• I see the vision in the revamped Prison Ministry Team that’s working to build a multi-layered approach to restoring human dignity. 
  • I see the vision in the Sanctuary Ministry that’s actively working to support our undocumented siblings. 
  • The vision is nigh in the work of the Reparations Task Force as it seeks to uncover the truth about our past and to repair the breach in our present. 
  • The vision is here and now in the Race & Social Justice Committee’s work to train us all in the important work of anti-racism. 

These are just small glimpses into the myriad ways that your parishes, regions and this diocese are manifesting a lived theology of justice and preparing us for what’s ahead. In the next 90 days we will…

  • Continue to tell the truth about racism through the launching of an Anti-Racism 101 Curriculum and ongoing Sacred Ground circles throughout the Diocese.
  • Pursue Congregational and Diocesan History Projects for the work of Reparations.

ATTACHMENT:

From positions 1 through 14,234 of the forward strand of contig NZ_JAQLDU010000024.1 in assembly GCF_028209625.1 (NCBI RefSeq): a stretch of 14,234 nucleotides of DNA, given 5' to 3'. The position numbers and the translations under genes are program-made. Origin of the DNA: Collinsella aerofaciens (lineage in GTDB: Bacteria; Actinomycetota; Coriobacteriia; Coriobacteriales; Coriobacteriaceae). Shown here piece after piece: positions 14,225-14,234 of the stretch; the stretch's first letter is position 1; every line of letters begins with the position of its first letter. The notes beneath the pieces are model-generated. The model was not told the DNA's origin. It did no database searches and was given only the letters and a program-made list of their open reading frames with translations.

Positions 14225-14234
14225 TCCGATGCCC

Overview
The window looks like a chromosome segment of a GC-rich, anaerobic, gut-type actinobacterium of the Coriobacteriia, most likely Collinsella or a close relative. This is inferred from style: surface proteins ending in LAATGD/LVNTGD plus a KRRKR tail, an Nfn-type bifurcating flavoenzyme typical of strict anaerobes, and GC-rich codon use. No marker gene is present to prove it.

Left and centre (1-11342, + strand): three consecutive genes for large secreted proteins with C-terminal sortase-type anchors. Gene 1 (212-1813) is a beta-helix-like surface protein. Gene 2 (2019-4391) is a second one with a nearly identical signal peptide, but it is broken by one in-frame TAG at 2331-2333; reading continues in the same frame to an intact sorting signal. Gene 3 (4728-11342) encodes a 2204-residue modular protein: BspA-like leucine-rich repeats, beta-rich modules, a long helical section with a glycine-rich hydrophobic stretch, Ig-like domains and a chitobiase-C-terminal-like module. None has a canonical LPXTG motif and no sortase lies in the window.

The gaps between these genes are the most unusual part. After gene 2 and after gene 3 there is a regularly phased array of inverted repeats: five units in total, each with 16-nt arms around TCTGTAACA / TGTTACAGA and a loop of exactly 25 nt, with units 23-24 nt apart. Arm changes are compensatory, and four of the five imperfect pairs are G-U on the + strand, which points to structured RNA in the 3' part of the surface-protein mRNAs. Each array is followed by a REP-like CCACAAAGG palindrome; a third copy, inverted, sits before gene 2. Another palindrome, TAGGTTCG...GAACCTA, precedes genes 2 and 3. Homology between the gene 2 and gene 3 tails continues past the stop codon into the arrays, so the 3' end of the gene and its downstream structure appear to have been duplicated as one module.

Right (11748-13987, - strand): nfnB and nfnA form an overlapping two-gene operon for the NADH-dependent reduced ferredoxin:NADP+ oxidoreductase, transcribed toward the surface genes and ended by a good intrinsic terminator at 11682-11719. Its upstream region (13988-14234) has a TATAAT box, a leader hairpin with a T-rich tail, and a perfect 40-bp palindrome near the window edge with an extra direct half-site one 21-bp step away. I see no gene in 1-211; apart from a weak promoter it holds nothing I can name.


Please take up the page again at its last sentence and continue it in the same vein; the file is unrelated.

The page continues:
• Create toolkits for individuals and parishes to engage Racial Equity conversations and practices.
  • Discern priorities for future work of equity & justice.

May we continue to respond to God’s promise made in Amos–of justice that rolls like a mighty river and righteousness that runs like an ever-flowing stream. I’m encouraged. I’m excited. I’m ready. Thank you all for being on this journey. I look forward to our work together.

Hazel Monae (she/her)
Missioner for Equity and Justice

Midyear Update on the Work of Parish Vitality

As we engage with the Diocesan Strategic Plan, we follow a rhythm of work to keep us focused. For the last two years, we’ve set 12-month priorities and concrete objectives  in 90-day increments to help us stay focused. 

Our second year goals include engaging every congregation with our seven Vital Signs of Parish Health and the launching of the Tending Our Soil initiative. As a reminder, Tending Our Soil is our grant-funded initiative which will lead up to 36 parishes through a three-year process of vitality assessments, community engagement and new ministry development. Our most recent 90-day goals have achieved some important milestones and energizing activities.